The tragedy is that, with some important exceptions, the left played into Kerry's hands. The trade unions, many leaders of the anti-war movement and most leading figures on the left - including Naomi Klein, Noam Chomsky and Michael Moore - backed Kerry and endorsed the 'Anybody but Bush' campaign. They used up untold energy trying to persuade people not to back Ralph Nader's principled anti-war, anti-corporate electoral drive. This campaign by sections of the left effectively ruled out a link-up between Nader's election drive and the anti-war movement. Worse still, the 'Anybody but Bush' people put no pressure on Kerry. Many of the leaders of the anti-war movement kept quiet on the issue for the duration - even the demonstration to the Republican convention in New York was not officially an anti-war event.

Corporate duopoly

The result was that Kerry swung to the right. For many passionately anti-Bush people the election was about being for or against the war, but the daily debate was dumbed down and right wing.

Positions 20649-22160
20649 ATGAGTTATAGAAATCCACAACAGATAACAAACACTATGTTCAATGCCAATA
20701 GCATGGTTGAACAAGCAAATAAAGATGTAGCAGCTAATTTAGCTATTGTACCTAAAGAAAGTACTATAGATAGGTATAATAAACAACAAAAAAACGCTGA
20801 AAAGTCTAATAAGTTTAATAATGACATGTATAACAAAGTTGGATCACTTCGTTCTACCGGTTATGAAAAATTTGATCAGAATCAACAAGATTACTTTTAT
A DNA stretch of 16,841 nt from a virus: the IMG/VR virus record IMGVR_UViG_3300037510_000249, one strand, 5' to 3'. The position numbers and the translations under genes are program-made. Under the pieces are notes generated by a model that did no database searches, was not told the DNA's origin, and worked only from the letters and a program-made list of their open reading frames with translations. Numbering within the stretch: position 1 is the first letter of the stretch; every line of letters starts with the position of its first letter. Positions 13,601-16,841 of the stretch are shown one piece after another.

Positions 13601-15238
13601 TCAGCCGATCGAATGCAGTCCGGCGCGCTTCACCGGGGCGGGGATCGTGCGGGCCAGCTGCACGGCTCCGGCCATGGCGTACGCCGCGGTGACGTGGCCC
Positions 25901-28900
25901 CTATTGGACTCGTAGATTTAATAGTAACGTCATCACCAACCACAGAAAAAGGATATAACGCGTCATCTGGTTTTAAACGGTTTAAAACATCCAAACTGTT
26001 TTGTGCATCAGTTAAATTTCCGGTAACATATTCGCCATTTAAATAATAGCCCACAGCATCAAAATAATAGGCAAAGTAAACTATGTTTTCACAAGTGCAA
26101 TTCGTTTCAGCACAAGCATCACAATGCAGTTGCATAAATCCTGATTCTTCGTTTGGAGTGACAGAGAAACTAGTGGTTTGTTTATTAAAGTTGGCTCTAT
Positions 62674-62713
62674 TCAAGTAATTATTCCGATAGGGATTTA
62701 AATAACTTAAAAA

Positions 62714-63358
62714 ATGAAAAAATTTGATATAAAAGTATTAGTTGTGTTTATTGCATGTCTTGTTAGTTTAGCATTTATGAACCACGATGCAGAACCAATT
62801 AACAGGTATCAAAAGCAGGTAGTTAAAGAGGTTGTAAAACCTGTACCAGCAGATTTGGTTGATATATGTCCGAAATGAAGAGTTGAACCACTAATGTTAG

The argument that the Nader campaign would allow Bush in doesn't look very clever now. If the left had united around the Nader/Camejo campaign they could have at least forced the real issues into the limelight. They could have used the election as a platform to pursue the anti-war arguments and mobilised millions who felt excluded from the debate (the September National Election Survey poll showed 63 percent of undecided voters were anti-war). That could have shifted the election leftwards and forced Kerry to address the war more directly. And a united left ticket could have got a decent vote. In the summer, before the 'Anybody but Bush' people really started putting the boot into Nader, he was polling up to 7 percent. If a left platform had come out of the election with anything like that it would have been a sensation. It would have begun to break the mould of US politics and given a huge boost to the movement.

US politics is run by what Ralph Nader calls 'corporate duopoly'. The Democrats and Republicans are both parties of big business. If anything the Democrats have the more hawkish record on foreign policy. Most of the post Second World War US military interventions have been ordered by Democratic presidents, including the attacks on Korea, Cuba and Vietnam. It is true that the neoconservatives have coalesced around the Bush leadership. But Clinton's attacks on Iraq and Serbia in the 1990s form part of a developing pattern of increased US military intervention since 1989.